Inheritance of Glaucousness and Epicuticular Wax in Durum Wheat
- John M. Clarke *,
- Thomas N. McCaig and
- Ronald M. DePauw
Glaucousness, the waxy bloom on the surface of leaves and other plant parts, is associated with amount of grain yield in wheat (Triticum spp.), and quantity of epicuticular waxes is associated with water loss through the cuticle, wettability by pesticide sprays, and disease susceptibility. The inheritance of glaucousness and epicuticular wax quantity is not well understood in durum wheat (T. turgidum L. var. durum). Crosses were made among diverse glaucous (gl) and nonglaucous (ng) genotypes, and in some cases, the F1 was backcrossed to each parent. Segregation for visible glaucousness was observed in the field in the parental, F1, F2, and BC1F1 generations. Epicuticular wax quantity was determined gravimetrically in the parental, F1, F2 and BC1F1 generations of the cross ‘Hugenot G’/‘Hugenot W’ and the parental and F1 generations of six other crosses. With the exception of crosses involving the ng parent Hugenot G, gl by ng crosses indicated that nonglaucousness is controlled by a single, completely dominant gene, as has previously been reported. Crosses with Hugenot G showed codominance of glaucousness and nonglancousness, and the heterozygote was of intermediate glaucousness. Epicuticular wax quantity of the cross Hugenot G/Hugenot W seemed to be controlled by the same codominant alleles, and the mean wax quantities of the parents, F1, F2, and BC1F1 agreed with expectation. Similarly, wax quantity of the other gl by ng crosses indicated that wax quantity was controlled by either the same gene as visible glaucousness or a tightly linked genePlease view the pdf by using the Full Text (PDF) link under 'View' to the left.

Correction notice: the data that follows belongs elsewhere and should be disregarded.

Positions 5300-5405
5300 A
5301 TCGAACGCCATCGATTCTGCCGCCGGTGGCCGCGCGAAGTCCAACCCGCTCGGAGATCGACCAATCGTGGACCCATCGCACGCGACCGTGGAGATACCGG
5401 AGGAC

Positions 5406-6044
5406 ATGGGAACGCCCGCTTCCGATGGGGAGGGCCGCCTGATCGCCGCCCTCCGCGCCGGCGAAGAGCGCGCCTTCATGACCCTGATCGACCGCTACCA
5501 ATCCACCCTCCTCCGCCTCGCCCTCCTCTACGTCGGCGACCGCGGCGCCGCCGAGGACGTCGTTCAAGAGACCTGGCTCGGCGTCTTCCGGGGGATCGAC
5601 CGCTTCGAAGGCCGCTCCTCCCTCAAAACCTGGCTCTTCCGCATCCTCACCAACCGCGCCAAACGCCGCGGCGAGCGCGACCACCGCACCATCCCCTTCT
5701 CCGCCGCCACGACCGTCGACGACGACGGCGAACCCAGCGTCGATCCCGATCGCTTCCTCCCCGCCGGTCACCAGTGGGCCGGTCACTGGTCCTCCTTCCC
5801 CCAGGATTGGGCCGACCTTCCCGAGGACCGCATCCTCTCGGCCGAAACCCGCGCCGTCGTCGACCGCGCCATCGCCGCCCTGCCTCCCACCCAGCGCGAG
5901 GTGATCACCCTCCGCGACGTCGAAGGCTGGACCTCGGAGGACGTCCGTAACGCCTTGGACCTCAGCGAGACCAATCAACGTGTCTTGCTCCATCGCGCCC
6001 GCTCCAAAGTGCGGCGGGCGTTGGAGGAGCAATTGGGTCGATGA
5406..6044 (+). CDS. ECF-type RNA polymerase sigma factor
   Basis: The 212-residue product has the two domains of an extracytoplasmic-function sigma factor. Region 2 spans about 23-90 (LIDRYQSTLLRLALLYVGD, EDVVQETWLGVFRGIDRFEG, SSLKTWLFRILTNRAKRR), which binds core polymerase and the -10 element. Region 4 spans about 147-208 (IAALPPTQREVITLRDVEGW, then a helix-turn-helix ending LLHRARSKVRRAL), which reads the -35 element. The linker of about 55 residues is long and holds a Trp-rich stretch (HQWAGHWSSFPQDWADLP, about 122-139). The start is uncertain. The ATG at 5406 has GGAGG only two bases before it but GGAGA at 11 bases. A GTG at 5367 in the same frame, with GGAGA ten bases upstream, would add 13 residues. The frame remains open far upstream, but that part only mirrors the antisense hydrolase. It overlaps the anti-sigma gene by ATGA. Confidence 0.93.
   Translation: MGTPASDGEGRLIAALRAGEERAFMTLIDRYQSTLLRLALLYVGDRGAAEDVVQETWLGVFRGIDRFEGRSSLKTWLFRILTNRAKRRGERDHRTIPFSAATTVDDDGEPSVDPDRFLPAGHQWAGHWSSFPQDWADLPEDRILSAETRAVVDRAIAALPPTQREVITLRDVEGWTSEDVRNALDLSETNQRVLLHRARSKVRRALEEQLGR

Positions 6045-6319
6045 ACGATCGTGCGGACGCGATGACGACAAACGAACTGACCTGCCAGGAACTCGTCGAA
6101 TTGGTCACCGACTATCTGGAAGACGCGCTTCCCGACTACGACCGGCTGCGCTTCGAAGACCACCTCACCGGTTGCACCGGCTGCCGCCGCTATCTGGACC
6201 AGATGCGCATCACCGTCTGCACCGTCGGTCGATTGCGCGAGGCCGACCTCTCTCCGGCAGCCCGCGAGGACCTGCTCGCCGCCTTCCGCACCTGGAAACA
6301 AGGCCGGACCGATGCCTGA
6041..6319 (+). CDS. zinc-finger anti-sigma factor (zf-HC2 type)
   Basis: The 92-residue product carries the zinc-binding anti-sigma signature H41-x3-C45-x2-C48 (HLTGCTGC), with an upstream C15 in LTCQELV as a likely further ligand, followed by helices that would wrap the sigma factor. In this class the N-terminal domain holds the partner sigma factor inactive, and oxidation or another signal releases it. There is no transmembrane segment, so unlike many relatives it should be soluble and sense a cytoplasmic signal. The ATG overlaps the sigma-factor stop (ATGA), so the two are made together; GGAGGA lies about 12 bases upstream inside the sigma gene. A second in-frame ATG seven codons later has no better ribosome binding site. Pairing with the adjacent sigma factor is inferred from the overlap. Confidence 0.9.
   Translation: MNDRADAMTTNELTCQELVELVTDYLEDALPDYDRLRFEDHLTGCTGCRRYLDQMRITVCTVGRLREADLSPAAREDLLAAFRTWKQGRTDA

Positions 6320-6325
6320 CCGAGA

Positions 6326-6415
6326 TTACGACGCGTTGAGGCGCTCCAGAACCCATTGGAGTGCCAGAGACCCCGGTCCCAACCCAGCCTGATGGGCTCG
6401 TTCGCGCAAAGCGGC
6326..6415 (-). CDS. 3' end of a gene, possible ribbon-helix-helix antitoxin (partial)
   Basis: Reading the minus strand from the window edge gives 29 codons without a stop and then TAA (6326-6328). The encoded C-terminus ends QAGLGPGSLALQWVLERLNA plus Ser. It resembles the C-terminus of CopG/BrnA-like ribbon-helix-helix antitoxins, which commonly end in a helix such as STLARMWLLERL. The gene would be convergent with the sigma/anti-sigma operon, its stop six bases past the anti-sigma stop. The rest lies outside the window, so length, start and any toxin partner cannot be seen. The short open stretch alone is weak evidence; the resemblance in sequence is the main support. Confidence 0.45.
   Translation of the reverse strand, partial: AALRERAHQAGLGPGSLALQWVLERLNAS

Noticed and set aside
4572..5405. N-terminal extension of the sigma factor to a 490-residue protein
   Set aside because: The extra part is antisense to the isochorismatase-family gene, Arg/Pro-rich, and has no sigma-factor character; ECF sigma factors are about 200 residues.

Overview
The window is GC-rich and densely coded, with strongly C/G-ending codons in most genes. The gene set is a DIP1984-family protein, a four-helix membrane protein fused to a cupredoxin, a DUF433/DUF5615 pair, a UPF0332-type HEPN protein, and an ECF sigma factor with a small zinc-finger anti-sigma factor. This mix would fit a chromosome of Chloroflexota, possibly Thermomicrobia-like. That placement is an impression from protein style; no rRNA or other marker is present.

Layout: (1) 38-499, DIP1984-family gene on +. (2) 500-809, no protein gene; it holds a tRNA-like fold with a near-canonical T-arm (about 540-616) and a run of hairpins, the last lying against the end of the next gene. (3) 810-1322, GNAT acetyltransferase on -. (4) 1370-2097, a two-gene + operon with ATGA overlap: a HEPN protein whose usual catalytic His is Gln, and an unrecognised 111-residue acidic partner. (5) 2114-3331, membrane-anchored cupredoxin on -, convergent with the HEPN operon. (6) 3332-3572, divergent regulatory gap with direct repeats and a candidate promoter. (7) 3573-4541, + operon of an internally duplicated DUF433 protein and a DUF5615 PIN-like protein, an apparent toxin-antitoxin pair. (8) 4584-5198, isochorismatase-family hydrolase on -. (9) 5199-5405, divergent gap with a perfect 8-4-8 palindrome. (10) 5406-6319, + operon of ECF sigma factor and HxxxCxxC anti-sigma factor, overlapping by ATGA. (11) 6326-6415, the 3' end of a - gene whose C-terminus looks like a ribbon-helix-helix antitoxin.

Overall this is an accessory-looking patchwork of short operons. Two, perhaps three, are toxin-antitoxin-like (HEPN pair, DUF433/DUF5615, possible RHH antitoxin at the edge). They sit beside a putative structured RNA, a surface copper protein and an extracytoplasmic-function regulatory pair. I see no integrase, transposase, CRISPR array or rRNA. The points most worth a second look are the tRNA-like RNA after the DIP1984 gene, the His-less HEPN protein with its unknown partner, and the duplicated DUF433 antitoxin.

Copyright © 1994 by the Crop Science Society of America, Inc.